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Coronavirus surge punctures oil's recovery

The growth of coronavirus cases is "casting a shadow" over oil's recovery despite the partial demand revival and supply cuts that have considerably tightened the market in recent months, the International Energy Agency said Friday.

Why it matters: IEA's monthly report confirms what analysts have seen coming for a long time: Failure to contain the virus is a huge threat to the market rebound that has seen prices grow, but remain at a perilous level for many companies.


  • Those fears are now being realized. In particular, the surge of cases in the U.S., the world's largest oil consumer, is consequential for the global market.
  • The price recovery has largely stalled over the last month and prices are falling Friday morning as the market absorbs the IEA analysis and glum news about the pandemic, which threatens the demand comeback.
  • Friday morning, Brent was trading around $42.19 and WTI at $39.40.

What they're saying: "The market started realizing what the impact of the continuously rising COVID-19 cases may be for the U.S. and its oil demand and corrected gains of previous days," Rystad Energy analyst Louise Dickson said in a note.

What's new: IEA notes they have reduced their demand expectations in several regions due to rising cases and "the decision by several states to freeze or roll back the easing of lockdown measures."

  • "Similar reductions apply to Brazil, Russia and Saudi Arabia, among other countries," they write.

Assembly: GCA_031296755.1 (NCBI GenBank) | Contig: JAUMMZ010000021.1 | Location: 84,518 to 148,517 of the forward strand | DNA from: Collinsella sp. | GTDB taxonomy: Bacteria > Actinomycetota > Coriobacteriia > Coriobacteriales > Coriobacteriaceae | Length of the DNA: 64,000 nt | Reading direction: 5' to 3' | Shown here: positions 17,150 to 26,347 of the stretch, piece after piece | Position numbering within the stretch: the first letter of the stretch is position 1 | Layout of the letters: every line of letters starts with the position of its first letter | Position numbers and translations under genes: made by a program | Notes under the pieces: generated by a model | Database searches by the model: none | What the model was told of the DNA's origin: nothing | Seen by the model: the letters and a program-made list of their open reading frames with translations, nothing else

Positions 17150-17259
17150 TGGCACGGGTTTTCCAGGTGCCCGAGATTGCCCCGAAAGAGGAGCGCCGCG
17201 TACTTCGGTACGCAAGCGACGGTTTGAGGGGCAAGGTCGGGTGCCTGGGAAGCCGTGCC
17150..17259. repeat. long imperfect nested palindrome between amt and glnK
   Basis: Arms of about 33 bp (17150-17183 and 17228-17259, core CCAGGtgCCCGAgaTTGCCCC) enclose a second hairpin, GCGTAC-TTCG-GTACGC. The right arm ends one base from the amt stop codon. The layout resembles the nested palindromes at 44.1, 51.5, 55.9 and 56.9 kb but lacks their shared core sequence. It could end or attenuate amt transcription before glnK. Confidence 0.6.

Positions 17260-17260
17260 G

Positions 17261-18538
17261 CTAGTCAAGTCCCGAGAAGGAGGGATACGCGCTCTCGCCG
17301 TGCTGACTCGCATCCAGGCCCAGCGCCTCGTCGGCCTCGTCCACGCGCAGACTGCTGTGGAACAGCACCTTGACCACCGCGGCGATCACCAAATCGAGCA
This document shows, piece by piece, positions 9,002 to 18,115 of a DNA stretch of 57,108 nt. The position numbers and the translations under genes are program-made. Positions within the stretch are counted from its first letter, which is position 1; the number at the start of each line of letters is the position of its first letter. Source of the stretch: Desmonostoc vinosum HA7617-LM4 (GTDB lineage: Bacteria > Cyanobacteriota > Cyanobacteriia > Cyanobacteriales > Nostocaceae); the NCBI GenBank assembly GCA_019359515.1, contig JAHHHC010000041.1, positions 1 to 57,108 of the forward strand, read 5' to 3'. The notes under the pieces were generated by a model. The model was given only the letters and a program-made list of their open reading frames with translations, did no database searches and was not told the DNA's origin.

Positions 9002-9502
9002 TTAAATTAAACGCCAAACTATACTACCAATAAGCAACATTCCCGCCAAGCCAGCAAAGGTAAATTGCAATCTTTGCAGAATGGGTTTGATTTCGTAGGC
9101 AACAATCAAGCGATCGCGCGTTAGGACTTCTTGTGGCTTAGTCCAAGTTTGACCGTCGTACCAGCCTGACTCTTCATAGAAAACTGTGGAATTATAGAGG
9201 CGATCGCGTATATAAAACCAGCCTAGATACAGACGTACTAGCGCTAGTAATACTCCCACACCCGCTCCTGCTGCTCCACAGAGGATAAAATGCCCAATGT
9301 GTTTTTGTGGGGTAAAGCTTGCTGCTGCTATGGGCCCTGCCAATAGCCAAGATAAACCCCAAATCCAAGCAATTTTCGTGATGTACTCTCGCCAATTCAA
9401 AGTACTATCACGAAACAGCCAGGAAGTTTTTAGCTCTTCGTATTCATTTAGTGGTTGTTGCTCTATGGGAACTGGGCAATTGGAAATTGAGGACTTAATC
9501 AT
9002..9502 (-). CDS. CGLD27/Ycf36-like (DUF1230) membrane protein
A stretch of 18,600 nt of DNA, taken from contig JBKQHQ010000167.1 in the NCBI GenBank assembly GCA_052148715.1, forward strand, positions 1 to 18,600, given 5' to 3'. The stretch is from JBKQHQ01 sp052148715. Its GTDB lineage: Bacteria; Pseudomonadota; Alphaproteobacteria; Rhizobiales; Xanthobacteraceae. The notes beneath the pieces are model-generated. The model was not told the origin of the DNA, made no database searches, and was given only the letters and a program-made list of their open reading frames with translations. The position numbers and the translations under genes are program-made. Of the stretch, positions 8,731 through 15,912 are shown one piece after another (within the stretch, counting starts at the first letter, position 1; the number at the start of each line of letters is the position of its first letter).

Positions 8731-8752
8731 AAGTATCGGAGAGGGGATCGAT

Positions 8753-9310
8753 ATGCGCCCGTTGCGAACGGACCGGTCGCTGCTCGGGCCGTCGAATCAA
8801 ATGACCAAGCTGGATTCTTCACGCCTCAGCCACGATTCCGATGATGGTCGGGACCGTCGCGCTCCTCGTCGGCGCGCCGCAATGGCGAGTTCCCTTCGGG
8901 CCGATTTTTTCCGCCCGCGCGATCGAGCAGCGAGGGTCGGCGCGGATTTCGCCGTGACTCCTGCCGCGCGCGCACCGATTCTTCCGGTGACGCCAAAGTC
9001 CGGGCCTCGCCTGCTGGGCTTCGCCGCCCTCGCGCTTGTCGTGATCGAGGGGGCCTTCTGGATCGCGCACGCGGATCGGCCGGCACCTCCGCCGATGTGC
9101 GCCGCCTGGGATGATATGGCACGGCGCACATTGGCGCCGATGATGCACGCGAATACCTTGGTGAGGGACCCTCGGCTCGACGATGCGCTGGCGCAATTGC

By the numbers: With the caveat that things are fluid, IEA currently estimates that full-year oil demand this year will be 7.9 million barrels per day below 2019 levels.

  • That's a slightly smaller collapse than they previously projected, but that's not a statement about recovery going forward, but instead a reflection that the second-quarter decline was slightly less than expected.
  • The report also takes stock of the remarkable decline in global production that has tightened the market. Global supply in June was at its lowest level in nine years.
  • "Robust compliance with the OPEC+ output deal and steep declines from other producers, led by the United States and Canada, has cut world oil output by nearly 14 [million bpd] since April," IEA said.

The bottom line: "While the oil market has undoubtedly made progress since 'Black April', the large, and in some countries, accelerating number of COVID-19 cases is a disturbing reminder that the pandemic is not under control and the risk to our market outlook is almost certainly to the downside," IEA said.

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Why it matters: Tesla hailed the limited rollout of its "full self-driving" beta software as a key milestone, but the warnings on the car's touchscreen underscore the risk in using its own customers — rather than trained safety drivers — to validate the technology.

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Trump removes Sudan from state sponsors of terrorism list

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Why it matters: Trump’s signature paves the way for the U.S. and Sudan to move forward on a larger deal — which will also include a Sudanese announcement on normalizing its relations with Israel.

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